Ganesha Chaturthi is the Hindu Festival celebrated on the birthday (rebirth) of Lord Ganesha, the son of Shiva and Parvati. It’s observed during the Hindu Month of Bhadrapada (mid-August to mid-September) and this year it’s happening on 9th September. Ganesh Chaturthi is one of the most celebrated and widely accepted religious festivals in India.
It is believed that Lord Ganesh bestows his presence on earth for all his devotees during this festival. It is the day Shiva declared his son Ganesha as superior to all the gods barring Vishnu, Lakshmi, Shiva and Parvati. Ganesha is widely worshipped as the god of wisdom, prosperity and good fortune and traditionally invoked at the beginning of any new venture or at the start of travel.
It’s celebrated all over India but most elaborate in Maharashtra, TamilNadu, Goa, Andhra Pradesh, Karnataka and Chhattisgarh.
As the legend goes, Ganesha’s birth is an eventful epic which is quite interesting to know about.
Indian scriptures and people believe that Lord Ganesha was created by Goddess Parvati, consort of Lord Shiva. Parvati created Ganesha out of sandalwood paste that she used for her bath and breathed life into the figure. She then set him to stand guard at her door while she bathed. Lord Shiva returned and, as Ganesha didn’t know him, he didn’t allow him to enter. Lord Shiva became enraged and asked his follower ghosts to teach the child some manners. Ganesha was very powerful, being born of Parvati, the embodiment of power. He defeated the ghost-followers and declared nobody was allowed to enter while his mother was bathing. The sage of heavens along with the Saptarshi sensed a growing turmoil and went to appease the boy with no results. Angered, the king of Gods, Indra attacked the boy with his entire heavenly army but even they didn’t stand a chance. By then, this issue had become a matter of pride for Parvati and Shiva.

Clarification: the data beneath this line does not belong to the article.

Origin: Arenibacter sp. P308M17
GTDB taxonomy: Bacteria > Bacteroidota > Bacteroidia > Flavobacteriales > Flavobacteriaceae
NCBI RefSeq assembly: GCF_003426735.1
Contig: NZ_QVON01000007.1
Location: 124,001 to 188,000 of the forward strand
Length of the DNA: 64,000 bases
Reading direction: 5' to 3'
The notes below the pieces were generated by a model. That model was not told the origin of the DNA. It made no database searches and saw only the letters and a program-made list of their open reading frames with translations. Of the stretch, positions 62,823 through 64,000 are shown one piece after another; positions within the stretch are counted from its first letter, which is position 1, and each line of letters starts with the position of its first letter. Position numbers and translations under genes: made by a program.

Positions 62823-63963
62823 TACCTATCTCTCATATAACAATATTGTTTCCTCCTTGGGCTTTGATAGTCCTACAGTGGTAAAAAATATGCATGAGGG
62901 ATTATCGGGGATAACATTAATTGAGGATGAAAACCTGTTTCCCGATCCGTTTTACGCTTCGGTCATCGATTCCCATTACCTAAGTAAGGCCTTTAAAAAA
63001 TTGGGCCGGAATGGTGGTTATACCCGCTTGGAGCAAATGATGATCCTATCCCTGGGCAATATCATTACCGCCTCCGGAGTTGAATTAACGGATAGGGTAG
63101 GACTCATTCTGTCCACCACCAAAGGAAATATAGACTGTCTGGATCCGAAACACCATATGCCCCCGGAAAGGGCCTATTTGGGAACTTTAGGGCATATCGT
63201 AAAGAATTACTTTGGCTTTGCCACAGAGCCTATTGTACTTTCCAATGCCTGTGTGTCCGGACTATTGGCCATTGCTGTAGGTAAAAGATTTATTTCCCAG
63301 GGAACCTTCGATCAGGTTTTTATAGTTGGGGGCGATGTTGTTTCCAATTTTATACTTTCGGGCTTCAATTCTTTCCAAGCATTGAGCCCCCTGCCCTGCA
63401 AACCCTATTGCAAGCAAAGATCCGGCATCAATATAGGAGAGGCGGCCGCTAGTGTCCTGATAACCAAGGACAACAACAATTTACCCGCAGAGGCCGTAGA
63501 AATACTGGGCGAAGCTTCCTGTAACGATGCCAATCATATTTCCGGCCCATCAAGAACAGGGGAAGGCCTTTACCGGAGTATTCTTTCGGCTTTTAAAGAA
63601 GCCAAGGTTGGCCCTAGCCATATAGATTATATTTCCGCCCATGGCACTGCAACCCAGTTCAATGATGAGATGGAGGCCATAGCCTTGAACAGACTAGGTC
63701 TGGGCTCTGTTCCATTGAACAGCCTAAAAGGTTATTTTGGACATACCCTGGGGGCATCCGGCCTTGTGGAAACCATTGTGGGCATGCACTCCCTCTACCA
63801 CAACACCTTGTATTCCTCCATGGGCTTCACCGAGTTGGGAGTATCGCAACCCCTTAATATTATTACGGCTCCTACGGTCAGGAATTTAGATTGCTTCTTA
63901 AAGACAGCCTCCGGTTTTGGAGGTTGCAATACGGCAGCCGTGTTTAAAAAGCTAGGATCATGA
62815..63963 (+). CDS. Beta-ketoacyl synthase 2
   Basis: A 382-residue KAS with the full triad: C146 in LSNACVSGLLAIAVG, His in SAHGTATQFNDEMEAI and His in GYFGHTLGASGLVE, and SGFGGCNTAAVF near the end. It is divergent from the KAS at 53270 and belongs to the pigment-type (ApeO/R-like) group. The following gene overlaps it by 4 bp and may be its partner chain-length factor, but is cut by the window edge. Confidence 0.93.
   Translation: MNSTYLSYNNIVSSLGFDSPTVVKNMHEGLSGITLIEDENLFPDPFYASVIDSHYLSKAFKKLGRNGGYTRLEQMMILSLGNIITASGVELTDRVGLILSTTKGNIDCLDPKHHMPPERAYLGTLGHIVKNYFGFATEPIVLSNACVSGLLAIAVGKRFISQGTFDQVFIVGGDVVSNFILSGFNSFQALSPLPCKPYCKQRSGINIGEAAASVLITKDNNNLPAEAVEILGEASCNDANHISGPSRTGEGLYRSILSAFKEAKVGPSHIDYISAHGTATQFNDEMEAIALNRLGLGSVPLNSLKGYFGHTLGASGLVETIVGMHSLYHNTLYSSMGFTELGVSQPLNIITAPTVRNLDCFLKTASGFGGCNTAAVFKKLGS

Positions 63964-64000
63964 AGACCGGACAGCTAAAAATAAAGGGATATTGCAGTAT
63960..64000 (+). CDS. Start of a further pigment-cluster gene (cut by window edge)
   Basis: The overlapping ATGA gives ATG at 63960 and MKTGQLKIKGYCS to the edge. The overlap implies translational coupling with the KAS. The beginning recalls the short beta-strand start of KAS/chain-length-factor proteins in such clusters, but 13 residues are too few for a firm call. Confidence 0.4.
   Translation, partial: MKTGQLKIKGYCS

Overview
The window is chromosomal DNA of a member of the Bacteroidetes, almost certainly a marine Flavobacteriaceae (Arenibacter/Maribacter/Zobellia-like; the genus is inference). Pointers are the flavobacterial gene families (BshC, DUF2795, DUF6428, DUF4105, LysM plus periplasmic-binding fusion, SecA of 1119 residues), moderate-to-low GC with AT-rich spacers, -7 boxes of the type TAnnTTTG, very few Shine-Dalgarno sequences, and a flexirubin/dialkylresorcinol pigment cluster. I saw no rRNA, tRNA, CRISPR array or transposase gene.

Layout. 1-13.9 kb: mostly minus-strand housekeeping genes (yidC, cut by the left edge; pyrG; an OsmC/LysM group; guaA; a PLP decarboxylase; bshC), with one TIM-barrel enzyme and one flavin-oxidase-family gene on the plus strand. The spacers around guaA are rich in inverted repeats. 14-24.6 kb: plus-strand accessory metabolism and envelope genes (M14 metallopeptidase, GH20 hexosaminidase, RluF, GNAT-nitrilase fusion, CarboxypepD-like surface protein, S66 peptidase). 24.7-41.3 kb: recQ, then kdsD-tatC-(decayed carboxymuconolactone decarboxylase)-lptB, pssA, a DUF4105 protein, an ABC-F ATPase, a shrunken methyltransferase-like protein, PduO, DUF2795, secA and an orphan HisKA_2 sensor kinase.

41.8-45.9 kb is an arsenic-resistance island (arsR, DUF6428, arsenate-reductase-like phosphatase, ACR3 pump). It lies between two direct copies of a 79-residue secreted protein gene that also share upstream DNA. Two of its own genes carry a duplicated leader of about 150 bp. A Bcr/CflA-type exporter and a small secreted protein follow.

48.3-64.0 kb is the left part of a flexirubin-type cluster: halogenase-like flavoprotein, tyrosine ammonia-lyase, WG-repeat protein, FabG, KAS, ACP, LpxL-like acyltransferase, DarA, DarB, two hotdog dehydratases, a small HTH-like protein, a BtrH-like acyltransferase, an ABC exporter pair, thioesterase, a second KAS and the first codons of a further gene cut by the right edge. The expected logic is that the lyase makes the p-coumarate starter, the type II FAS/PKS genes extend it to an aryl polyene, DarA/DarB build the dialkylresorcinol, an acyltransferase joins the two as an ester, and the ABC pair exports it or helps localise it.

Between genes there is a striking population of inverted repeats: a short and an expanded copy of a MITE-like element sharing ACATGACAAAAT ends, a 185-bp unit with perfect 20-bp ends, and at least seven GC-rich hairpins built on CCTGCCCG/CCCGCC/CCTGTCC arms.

After the Devas were defeated, the trinity, the controller, preserver and destroyer of the universe launched an attack against Ganesha. Amidst the fighting, Shiva severed the head of the child and brought on Parvati’s rage. Seeing her son dead, Parvati revealed her true self, as the Adi-shakti, the prime energy that fuels the universe and sustains matter. Taking on a terrible form, she vowed to destroy the universe where her son was killed and re-create a better one. The Gods prostrated before her and Shiva promised that her son will live again. The trinity hunted the world for a head and came across a mother elephant crying for her dead baby. They consoled the mother and fixed the head of the baby elephant in place of Ganesha’s head. Lord Shiva also declared that from this day, the boy would be called as “Ganesha” (Gana-Isha : lord of the Ganas). In this way, Lord Ganesha came to be depicted as the elephant-headed God.
In India, it’s celebrated by artistic clay models of Lord Ganesha made byespecially skilled artisans. These idols are beautifully decorated and depict Lord Ganesh in vivid poses. The size of these statues may vary from 3/4 of an inch to over 70 feet. Some people worship the Silver or Gold statue of Ganesha on the same day. Art is a diverse range of human activities and the products of those activities. ArtsnYou.com is the go-to destination to shop for With Wonderful range of Art Prints, Posters, Canvas Prints, Photography, Oil Paintings, Glass painting and many others,that express personal interests, life-long passions and of-the-moment obsessions. With a selection of over 1,500,000 images, ArtsnYou.com has something for every budget and decorating style. Find your favorite art prints from classic masters and discover up-and-coming artists. Plus, choose from custom framing, canvas and wood mounting to truly make a piece your own – all high-quality at amazing prices.
People in India also engage in worshipping the wall-pictures of Ganesha either hanged on their wall or in the small temple located in their home. Such pictures can be found out at ArtsNyou.com